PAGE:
A sumptuous 50th anniversary box set reveals treasures worthy of restoration from the Quiet Beatle’s triple fantasy
When artist exits a band, deliberately or otherwise, and releases his or her debut solo album, it naturally makes for an auspicious occasion.
The level of expectation is immense and there’s no guarantee that the results will match the massed anticipation. After all, there’s a previous trajectory to consider, one generally flush with accomplishment and a backstory that creates cause that the artist will meet, if not exceed, the standard set previously.
When you’re talking about a Beatle, that bar is, of course, raised even higher. Consequently, George Harrison’s first collection of songs following the Beatles’ break-up, the aptly titled All Things Must Pass, not only exceeded expectations, but also set a standard for what might be expected from the individual band members going forward. To be sure, Harrison had a cache of songs that were prepped during the Beatles’ lifespan, but often overlooked in deference to Lennon and McCartney’s compositions.
AUDIO: The Beatles “All Things Must Pass”
In retrospect, it seems remarkable that some of those songs didn’t make the cut. “All Things Must Pass” and “Isn’t It a Pity” would certainly have made worthy additions to the Beatles’ cannon. Likewise, the songs written with Bob Dylan during Harrison’s visit to the Bard’s home in Woodstock — “I’d Have You Anytime” and “If Not For You” — are stand-out selections well worthy of recognition within both men’s catalog.
Consequently, given that substantial stash of songs, All Things Must Pass, released in November 1970, was a markedly monumental effort, posting two complete discs of new material and an additional album of spontaneous — if somewhat incidental — jams by the players involved. Indeed, Harrison had some formidable assistance, having recruited Eric Clapton, Ringo Starr, Dave Mason, Billy Preston, Gary Wright, Peter Frampton, Gary Brooker and members of Badfinger and the Bonnie and Delaney band to help bring the effort to fruition.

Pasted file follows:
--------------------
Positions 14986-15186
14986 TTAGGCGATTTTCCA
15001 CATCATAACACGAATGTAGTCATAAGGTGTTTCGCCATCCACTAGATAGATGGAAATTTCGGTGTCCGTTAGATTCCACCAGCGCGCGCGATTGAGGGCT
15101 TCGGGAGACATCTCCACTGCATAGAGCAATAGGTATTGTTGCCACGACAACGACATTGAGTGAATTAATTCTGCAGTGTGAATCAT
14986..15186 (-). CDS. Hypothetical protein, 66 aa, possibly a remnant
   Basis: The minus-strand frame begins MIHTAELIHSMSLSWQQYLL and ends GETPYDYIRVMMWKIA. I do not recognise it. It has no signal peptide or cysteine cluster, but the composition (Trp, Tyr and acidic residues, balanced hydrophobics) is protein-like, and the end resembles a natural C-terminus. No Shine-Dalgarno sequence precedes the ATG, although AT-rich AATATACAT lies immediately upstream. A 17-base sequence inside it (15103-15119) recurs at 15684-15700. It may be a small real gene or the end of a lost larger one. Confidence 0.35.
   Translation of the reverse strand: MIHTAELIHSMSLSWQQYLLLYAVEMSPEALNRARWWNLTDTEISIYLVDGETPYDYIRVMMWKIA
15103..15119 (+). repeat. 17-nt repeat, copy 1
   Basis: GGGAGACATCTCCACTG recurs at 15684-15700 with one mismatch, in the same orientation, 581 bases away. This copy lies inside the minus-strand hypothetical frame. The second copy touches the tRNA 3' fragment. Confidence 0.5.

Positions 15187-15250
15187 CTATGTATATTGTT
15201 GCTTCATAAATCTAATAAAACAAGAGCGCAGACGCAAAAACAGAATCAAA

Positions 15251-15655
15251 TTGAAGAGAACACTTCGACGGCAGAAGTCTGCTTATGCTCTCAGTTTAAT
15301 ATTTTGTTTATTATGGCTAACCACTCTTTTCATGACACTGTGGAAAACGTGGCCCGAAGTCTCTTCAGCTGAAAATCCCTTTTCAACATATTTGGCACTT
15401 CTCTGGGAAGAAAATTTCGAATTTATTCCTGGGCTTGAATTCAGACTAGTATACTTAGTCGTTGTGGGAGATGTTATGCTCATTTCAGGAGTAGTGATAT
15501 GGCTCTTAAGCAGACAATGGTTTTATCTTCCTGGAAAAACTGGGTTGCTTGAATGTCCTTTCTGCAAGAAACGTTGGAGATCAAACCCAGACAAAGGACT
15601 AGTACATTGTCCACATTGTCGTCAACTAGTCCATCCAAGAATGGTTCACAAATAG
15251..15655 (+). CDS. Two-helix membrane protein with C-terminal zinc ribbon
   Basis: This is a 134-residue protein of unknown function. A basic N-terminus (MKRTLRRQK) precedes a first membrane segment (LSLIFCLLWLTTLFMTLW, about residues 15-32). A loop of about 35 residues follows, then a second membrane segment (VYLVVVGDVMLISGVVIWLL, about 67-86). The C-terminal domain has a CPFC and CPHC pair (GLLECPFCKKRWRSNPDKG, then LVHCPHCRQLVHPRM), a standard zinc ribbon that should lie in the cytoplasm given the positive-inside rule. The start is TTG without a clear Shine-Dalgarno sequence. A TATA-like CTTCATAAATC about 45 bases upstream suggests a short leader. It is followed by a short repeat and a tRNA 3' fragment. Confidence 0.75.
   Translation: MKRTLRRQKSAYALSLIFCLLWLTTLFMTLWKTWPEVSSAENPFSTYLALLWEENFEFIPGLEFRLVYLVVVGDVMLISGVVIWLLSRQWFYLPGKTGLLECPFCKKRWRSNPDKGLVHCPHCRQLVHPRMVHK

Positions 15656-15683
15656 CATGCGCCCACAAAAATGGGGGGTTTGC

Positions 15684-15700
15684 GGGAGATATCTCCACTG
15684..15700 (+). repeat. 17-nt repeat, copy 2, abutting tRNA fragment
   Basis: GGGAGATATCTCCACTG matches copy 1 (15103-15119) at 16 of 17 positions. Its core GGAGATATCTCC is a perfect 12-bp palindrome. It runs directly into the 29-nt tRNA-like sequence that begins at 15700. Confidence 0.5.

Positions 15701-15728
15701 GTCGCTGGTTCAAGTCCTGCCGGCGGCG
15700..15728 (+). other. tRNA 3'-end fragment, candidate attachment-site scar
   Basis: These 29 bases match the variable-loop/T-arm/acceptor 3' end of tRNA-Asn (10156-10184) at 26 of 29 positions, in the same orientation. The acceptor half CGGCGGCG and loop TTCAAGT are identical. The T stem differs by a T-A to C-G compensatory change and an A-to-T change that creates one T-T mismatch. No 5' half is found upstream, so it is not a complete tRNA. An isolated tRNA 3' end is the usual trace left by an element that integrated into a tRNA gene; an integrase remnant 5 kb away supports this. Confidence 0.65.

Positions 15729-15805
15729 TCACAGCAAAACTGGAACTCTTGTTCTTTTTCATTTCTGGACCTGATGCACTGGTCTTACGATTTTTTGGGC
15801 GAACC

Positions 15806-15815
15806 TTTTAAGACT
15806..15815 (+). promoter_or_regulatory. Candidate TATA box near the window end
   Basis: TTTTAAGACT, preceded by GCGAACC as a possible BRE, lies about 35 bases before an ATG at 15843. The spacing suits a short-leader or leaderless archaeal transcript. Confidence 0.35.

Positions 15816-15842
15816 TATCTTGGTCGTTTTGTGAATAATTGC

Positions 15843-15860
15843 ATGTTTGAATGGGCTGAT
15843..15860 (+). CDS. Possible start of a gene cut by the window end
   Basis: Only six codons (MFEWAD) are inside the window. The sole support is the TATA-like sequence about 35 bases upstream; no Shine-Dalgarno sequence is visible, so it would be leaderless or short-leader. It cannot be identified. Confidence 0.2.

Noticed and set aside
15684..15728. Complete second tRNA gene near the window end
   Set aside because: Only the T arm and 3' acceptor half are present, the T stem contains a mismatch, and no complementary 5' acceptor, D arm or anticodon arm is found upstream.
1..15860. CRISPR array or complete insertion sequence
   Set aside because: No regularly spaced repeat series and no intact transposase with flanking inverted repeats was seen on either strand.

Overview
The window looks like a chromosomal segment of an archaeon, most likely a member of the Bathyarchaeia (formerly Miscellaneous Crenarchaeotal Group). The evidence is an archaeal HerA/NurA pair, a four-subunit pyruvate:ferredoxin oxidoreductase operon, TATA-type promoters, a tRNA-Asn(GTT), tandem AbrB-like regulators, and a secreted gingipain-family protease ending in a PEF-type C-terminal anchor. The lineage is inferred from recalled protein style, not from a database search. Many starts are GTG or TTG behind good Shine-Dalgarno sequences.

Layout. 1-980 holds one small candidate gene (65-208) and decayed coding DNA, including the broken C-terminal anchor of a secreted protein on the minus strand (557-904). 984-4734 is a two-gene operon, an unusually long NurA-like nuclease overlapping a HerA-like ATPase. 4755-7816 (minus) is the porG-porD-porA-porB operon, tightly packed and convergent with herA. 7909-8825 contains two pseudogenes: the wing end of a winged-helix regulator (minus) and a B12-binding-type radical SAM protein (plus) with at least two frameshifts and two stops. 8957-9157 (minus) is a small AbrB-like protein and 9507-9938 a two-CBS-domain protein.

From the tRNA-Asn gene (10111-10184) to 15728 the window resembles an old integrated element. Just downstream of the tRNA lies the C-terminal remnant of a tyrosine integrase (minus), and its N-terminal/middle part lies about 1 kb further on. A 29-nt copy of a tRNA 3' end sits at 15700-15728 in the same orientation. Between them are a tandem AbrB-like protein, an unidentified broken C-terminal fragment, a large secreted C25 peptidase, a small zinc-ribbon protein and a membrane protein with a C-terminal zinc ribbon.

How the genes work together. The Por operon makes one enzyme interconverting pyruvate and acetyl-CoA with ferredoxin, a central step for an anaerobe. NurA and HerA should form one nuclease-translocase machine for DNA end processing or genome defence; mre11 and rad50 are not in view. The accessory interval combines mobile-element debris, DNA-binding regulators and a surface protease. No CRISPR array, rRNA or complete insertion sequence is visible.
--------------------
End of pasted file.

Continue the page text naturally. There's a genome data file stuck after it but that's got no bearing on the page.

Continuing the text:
The album was reissued in 2001 and again in 2004, and while outtakes from the sessions have been made available, both in officially sanctioned re-releases and in bootleg form, the current 50th Anniversary edition provides the most bountiful stash of songs from those sessions yet. It includes a remixed version of the original album, two discs of first takes and demos recorded during the first two days of sessions and played for producer Phil Spector (some 30 in all), an entire disc of outtakes and alternate versions, and a CD boasting Blu-ray audio.
Aside from the remarkable sound quality, as overseen by Harrison’s son Dhani and Paul Hicks, the sumptuous book included in the box includes track by track notation from Harrison himself giving insight into the origins of each song as well as thoughts about the evolution of the album overall.
Harrison completists will likely be most enthralled by the addition of several heretofore unreleased recordings, among them, the rocker “Sour Milk Sea,” which Harrison gave his pal Jackie Lomax for inclusion on the latter’s Apple debut, the countrified “Going Down to Golders Green,” a chant titled “Dehra Dun,” the sobering “Everybody/Nobody,” the downcast “Window Window,” the yearning “I Don’t Want To Do It, a few somewhat slighter inclusions, and a lilting ballad titled “Om Hare Om (Gopala Krishna),” the latter providing further testament to Harrison’s Krishna faith.
Likewise, the demos in their stripped-down settings add a new dimension to the songs’ set-up and sensibility. Early takes of “I Dig Love,” “Wah-Wah,” and “I’d Have You Anytime” are conveyed with a ragged, roughhewn delivery that only hints at what would evolve later on. “Wah Wah,” “What Is Life” and “Hear Me Lord” are far more emphatic. So too, the spooky deep chanting injected within “Let It Roll” adds an intriguing element that changes the tone of what became the better-known version entirely.
Suffice it to say, this box is an essential addition to any completist’s collection. It offers a remarkable insight into the so-called Quiet Beatle’s creative process, as well as further evidence that Harrison was easily the songwriting equal of Lennon and McCartney, even though his input was often overlooked. While the outpouring of George’s genius might have seemed overwhelming at the time, quantity and quality were clearly in sync and well worthy of full indulgence.
That impression remains intact. All things must pass, but the brilliance is still evident even half a century on. The word “extraordinary” doesn’t begin to do this box justice, but for the sake of recommendation, it should suffice.